Strategic planning tips I gleaned from the inventor of the granola bar

Flying on US Airways in 1997, I was reading the inflight magazine Attache, (remember those? inflight magazines?) when I stumbled on an article “Genius at work – How to Solve Almost Anything.” In it were 9 tips by inventor Stanley Mason, the holder of over 60 patents, including the peel open packaging of Band Aids, pinless disposable diapers and squeezable ketchup bottles.

Cleaning out my files the other day, I stumbled on those tips and realized just how influential they have been to my work in  strategic planning.

Here’s what Mason shared in the article:

  1. Know exactly what you want to solve
  2. Research deeply
  3. Call in help
  4. Practice problem-solving
  5. Sketch it out
  6. Churn
  7. Go see a movie
  8. Keep your space clear
  9. Know when to walk away

In an interview for the book Diamond Power: Gems of Wisdom from America’s Greatest Marketers, Mason says

“It’s really not that complicated.  The creative process is trying really hard to solve a problem.”

Isn’t that the essence of strategic planning?

While our missions aren’t necessarily problems, the goal of getting from where we are today to realizing our mission can be seen as a big puzzle that we are trying to solve. (Puzzle = problem).  Whether we’re ending homelessness, or ensuring our kids graduate from school ready for success in life, or challenging and inspiring others through art – we are all seeking the best path to achieve our mission.

Finding the best path is what strategic planning is all about.

Start strategic planning by getting all of those big questions out in the open. What’s holding you back from reaching your vision?

Research is essential in any strategic planning process, and one that I find is too often neglected. How can you really understand the community need and your role in it without data? How do you know what might work if you don’t know what’s been tried before?

But don’t stop with “book learning” (or Google). Go ask others for their advice. Think of 25 people to talk to who know or should know something relevant to your mission. Go talk with them. You’ll learn a lot by listening (and they’ll learn something about you as well.)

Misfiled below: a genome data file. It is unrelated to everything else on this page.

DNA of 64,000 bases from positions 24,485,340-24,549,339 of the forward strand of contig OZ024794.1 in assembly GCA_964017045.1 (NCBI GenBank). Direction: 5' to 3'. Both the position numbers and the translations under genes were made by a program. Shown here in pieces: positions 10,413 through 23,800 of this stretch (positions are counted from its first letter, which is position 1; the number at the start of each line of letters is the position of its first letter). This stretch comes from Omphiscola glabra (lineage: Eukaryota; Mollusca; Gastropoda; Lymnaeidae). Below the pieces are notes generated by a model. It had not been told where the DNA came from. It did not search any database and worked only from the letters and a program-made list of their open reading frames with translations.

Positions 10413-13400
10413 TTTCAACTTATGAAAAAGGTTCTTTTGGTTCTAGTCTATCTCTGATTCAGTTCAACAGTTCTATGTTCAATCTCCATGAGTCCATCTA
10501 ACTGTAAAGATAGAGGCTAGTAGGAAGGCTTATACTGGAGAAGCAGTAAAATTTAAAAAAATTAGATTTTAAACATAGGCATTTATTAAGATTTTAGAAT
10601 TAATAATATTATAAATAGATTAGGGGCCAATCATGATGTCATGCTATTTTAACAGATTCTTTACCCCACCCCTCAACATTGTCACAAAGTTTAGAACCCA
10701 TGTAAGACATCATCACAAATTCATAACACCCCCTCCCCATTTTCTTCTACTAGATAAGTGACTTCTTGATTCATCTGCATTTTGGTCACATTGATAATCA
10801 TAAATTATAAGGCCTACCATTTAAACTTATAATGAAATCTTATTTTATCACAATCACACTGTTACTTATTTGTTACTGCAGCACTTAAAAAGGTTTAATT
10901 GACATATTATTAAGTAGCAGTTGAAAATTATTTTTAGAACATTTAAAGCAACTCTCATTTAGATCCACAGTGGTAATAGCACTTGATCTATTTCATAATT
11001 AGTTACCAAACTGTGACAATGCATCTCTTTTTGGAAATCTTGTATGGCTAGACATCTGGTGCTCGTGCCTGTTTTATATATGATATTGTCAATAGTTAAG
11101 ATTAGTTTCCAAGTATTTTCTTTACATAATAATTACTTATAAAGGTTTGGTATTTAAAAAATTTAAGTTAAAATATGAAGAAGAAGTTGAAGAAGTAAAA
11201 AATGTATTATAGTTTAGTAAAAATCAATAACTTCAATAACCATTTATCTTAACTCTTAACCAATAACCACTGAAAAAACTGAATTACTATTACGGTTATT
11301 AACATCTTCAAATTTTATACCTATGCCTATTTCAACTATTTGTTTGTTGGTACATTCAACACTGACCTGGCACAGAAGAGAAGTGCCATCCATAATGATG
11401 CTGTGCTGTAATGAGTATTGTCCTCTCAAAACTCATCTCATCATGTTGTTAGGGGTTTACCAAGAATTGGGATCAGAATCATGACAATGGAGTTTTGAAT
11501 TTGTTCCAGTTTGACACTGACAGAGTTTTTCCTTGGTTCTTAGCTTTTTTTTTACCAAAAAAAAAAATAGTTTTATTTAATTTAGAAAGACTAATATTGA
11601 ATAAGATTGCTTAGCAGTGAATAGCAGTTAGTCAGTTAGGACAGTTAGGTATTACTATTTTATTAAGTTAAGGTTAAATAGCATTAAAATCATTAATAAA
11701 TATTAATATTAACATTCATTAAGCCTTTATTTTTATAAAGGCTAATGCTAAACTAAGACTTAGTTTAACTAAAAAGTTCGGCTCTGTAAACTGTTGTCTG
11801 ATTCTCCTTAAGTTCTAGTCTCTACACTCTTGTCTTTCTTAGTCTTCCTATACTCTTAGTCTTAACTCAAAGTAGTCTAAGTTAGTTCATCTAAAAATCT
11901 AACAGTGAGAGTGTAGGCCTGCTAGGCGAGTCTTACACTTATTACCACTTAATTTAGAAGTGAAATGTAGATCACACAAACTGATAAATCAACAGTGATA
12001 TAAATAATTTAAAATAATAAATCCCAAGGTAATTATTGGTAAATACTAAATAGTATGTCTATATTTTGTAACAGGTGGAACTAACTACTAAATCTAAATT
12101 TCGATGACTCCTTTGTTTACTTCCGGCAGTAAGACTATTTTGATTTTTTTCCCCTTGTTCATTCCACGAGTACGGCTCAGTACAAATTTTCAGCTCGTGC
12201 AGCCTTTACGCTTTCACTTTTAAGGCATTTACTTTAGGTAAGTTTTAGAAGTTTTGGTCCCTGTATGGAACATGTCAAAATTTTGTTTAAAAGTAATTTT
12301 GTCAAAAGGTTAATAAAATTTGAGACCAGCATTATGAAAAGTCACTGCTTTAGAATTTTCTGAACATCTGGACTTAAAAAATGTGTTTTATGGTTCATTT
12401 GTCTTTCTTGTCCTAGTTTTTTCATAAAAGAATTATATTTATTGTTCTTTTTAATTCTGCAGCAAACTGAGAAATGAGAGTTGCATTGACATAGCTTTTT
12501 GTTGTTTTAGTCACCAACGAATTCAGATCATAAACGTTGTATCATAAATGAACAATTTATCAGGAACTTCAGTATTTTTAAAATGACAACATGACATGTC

Write down everything you are learning as you go. What might start as disconnected conversations begins to make sense when you articulate your theory of change and your logic model;  that is, the why and how of the path from the problem to the vision. (Mason says: “Invention is logic.”)

Make sure you brainstorm.  Keep thinking about what will actually create the breakthrough you are looking for –even if it seems like the most impossible idea. Then imagine how to get there.

I advise never trying to craft an entire strategic plan in a one day retreat. Like Mason, I’m convinced there has to be time for ideas to gel and reflection between planning sessions. And opening the door to inspiration from unexpected places.

As Mason suggests in Tip 9, sometimes there are too many other issues that need to be addressed first before you jump into strategic planning (like lack of commitment to really being strategic among staff or board leadership). So know when the time is right.

P.S. Apparently Stan Mason was locked in the principal’s office because he colored outside the lines in third grade. I remember practically falling off my chair when one of my son’s elementary school teachers told me that “following directions was the most important lesson for job success” after he used colored markers rather than crayons in a school assignment.  “What lost world are you preparing him for” I remember thinking at the time?

So that’s my approach to strategic planning.  What’s yours?


Related readings:

Discovering great ideas in new places

Questions to jump start your SWOT

Increase innovation: mandate three day workweeks

4 responses to Strategic planning tips I gleaned from the inventor of the granola bar

  1. Sherry Truhlar

    Gayle, it isn’t often that #1 on a list really has to be #1, but boy this is a case of yes, you must know what you are trying to solve – EXACTLY what you want to solve. I frequently work with nonprofit clients on fundraising and they aren’t clear about what the purpose is or they don’t know what they want to accomplish. Occasionally the biggest accomplishment in the fundraising is the moment the entire committee can point to the problem they are trying to solve.

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